10.03.10

Midterm Scramble for Youth Vote

Support for the Democrats among voters under 30 has plummeted since 2008. Dayo Olopade on the rappers, iPad apps and other frantic efforts to get the kids back in the game by Election Day.

Support for the Democrats among voters under 30 has plummeted since 2008. Dayo Olopade on the rappers, iPad apps, and other frantic efforts to get the kids back in the game by Election Day.

The midterm elections of 2010 are resting on some notoriously shrugged shoulders. Addressing “Gen44”—a special faction of the Democratic National Committee focused on young voters—White House Deputy Chief of Staff Jim Messina said Americans under 30 represent the difference between “a disastrous election and a great model like 2006 and 2008.”

Speaking to The Daily Beast afterward, Messina stressed the importance of the demographic that not only helped sweep Barack Obama into the White House, but established the historic Democratic majority that helped him govern so far. “Everything we do is focused on organizing and building out the special relationship with the 15 million people who came out for the first time in 2008.”

This focus on youth has come late in the election season. For most of the midterm campaign, the president has been defending his economic policies and health-care reform legislation, pounding Republican obstructionists or just doing his day job—fighting two wars and the worst recession in 70 years. Last week, the White House got a taste of the heady 2008 magic, when Obama told 26,000 cheering students in Madison, Wisconsin: “Change is going to come for this generation—if we work for it, if we fight for it, if we believe in it. The biggest mistake we could make right now is to let disappointment or frustration lead to apathy and indifference.”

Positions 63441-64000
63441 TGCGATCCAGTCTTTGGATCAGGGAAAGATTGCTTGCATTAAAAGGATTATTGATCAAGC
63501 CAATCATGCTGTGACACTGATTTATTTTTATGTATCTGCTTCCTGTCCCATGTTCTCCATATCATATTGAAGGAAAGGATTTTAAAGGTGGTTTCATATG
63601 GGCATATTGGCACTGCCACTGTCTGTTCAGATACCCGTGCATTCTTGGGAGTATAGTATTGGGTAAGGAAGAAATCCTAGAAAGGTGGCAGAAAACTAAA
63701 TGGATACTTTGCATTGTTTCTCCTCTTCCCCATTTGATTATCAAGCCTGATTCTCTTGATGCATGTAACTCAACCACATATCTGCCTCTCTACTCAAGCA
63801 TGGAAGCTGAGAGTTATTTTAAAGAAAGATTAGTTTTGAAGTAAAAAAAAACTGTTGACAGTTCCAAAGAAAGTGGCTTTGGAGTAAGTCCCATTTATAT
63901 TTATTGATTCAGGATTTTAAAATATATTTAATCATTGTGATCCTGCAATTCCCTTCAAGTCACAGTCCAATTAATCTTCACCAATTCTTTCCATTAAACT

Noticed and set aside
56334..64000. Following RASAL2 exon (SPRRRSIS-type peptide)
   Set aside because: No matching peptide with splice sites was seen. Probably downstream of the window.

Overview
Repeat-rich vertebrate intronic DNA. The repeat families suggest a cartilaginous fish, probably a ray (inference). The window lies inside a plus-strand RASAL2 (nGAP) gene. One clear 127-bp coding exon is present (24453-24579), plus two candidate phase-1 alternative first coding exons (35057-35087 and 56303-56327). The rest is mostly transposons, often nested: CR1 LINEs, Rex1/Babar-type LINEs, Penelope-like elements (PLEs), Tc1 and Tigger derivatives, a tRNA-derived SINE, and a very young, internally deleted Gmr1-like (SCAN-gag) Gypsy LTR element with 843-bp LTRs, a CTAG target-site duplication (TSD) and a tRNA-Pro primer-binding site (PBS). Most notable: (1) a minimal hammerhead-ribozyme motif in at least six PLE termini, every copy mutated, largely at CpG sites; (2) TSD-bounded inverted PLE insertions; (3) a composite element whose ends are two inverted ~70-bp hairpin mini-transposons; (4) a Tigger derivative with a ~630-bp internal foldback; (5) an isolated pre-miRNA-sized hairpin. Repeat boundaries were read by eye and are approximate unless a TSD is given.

Unfortunately for the Democratic leadership, the battle against youth indifference is harder than it looks: In 2008, two out of every three voters under 30 picked Obama—a level of support unseen since 1972. Today, one-third aren’t even aware that there is a Democratic majority in Congress to defend. And, as Messina pointed out, “If you’re trying to get to the average swing voter, it’s harder than it’s ever been.”

Former Republican National Committee Chairman and Mississippi Governor Haley Barbour says this election is not about youth. “Right now, the environment [for Republicans] is better than it was in 1994,” he told a crowd in Washington this week. "Going back to the summer of last year, you saw a lot of people—who were middle class, working class, and tend to be a little on the older side—got mad and got off the sofa and decided for the first time in their life [that] ‘I’m going to do something.’”